As a business owner you only have three strategic choices: Continue as you are, accelerate growth or retrench. Every business owner should ask him or herself this question: Is it acceptable for the business to continue as it is?
And then ask some follow-up questions: Am I happy with the money I'm making? Can the business support my growing family? Will this path offer me an acceptable retirement? What if the market shifts and sales decline? What if something happens to me and I can't work?
If the answers to your rhetorical questions are unsatisfactory, then you must implement one of the strategic choices above.
If you determine to continue as you are, your business must be very profitable. Otherwise, if you die or get sick or injured or the market shifts, your life may be ruined (especially if you die). The choice to continue status quo also assumes that you have adequate insurance and or personal equity to survive future problems. Many entrepreneurs neglect to protect their family's security with life insurance, disability insurance, lost income insurance and other protections.
If your business is profitable and you don't project future growth, then you may consider purchasing the real estate where you are located. Real estate is one of the best hedges against market shifts because it usually increases in value and can normally be leased, leveraged or resold.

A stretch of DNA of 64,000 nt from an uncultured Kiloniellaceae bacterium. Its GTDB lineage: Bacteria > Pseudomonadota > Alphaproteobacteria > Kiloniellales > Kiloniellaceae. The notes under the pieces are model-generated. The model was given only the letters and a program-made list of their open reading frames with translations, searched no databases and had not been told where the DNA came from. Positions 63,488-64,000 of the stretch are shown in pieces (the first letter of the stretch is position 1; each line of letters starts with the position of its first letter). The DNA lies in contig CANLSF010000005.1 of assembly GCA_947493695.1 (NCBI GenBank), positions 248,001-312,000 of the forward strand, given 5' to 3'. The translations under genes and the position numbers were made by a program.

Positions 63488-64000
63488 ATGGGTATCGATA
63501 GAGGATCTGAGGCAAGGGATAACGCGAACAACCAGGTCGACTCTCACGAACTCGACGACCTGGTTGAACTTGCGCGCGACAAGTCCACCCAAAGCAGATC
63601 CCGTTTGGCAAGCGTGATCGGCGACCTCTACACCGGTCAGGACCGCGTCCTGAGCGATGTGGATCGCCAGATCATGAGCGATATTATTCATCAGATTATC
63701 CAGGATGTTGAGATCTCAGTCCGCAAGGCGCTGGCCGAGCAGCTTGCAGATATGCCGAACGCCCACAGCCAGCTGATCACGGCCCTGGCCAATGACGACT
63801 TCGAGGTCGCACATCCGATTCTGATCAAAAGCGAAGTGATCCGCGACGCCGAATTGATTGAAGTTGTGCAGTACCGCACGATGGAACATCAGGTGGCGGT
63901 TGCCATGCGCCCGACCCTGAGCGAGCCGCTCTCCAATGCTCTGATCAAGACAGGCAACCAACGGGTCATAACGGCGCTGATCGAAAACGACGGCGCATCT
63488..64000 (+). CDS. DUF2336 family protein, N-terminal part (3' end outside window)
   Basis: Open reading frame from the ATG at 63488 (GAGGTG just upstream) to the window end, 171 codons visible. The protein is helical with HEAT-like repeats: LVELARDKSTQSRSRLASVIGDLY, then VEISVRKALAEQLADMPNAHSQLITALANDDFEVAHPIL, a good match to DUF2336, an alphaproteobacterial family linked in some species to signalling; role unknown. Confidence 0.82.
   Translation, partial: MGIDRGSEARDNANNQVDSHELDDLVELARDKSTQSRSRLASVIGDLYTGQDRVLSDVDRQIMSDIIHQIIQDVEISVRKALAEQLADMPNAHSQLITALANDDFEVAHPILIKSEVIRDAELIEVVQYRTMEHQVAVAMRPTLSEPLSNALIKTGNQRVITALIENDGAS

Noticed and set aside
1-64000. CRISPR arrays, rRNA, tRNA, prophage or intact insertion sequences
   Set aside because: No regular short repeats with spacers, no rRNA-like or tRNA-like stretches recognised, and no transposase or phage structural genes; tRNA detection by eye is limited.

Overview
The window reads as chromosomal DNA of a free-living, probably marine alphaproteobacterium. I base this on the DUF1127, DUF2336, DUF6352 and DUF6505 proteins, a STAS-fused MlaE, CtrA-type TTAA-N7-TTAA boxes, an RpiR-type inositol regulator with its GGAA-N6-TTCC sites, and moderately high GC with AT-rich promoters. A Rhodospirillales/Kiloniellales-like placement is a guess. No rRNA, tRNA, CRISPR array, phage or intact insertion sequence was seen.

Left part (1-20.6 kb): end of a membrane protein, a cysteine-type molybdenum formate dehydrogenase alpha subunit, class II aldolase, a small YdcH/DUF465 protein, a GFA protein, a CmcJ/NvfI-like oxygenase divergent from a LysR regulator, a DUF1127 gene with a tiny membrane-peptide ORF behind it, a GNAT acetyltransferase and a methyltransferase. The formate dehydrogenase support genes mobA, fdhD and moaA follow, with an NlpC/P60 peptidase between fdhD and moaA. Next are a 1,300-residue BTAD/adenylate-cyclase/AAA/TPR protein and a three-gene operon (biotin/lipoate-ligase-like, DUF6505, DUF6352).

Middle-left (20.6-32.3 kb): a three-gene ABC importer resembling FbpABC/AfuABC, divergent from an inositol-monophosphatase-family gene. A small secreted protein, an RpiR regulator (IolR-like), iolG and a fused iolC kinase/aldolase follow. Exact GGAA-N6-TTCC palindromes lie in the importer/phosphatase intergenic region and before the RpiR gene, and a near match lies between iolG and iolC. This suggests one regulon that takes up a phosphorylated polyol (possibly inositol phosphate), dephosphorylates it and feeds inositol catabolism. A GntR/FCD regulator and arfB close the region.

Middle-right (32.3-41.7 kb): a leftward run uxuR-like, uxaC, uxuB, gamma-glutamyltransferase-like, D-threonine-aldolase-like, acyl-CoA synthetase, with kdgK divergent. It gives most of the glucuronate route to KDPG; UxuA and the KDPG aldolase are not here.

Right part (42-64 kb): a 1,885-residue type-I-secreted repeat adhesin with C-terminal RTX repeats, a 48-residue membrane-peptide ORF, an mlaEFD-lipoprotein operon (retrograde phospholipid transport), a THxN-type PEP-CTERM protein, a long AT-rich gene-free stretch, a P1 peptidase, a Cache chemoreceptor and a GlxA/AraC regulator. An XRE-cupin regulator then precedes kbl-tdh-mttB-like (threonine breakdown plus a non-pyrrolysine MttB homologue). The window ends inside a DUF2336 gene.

If a market shift or other condition has made your business unprofitable, then retrenchment is your best option. Problems often force a business owner to contract to their core competence. The owner of an engineering firm may contract to design work or the owner of a clinic may return to practicing medicine.
For some, simply downsizing will not solve the problem. They can choose bankruptcy. Small companies usually choose a Chapter 7 bankruptcy that requires the owner to sell all the business assets and use the proceeds to pay creditors a fair proportion. Because most choose this option, the system is often misunderstood. The law allows companies that have sufficient assets and strong prospects for survival to file a Chapter 11 bankruptcy that allows them some latitude in negotiating a reduction in debts and other liabilities.
For most businesses, the best option is growth. Not just the incremental growth offered by increased marketing, but exponential growth offered by a change in the scope or scale of the business. A good analogy to define scope is a telescope. Optical scopes limit and magnify focus, as in the number and definition of stars that you see in the field of vision. In the case of an engineering firm, the business could focus on road construction. The more narrow the focus, the broader the scale must be.
If you specialize in road construction you may need to offer your services to a broad geography. The combination of scope and scale help to target what advertising and service will cost. Start-up entrepreneurs seldom consider scope and scale. They simply have a dream and some skills, but scope and scale are very productive variables to consider if you choose to grow.
-- Russ Allred, MBA, is a business consultant and author with Sunbelt Business Brokers & Advisors. These are his opinions, not necessarily those of The Californian.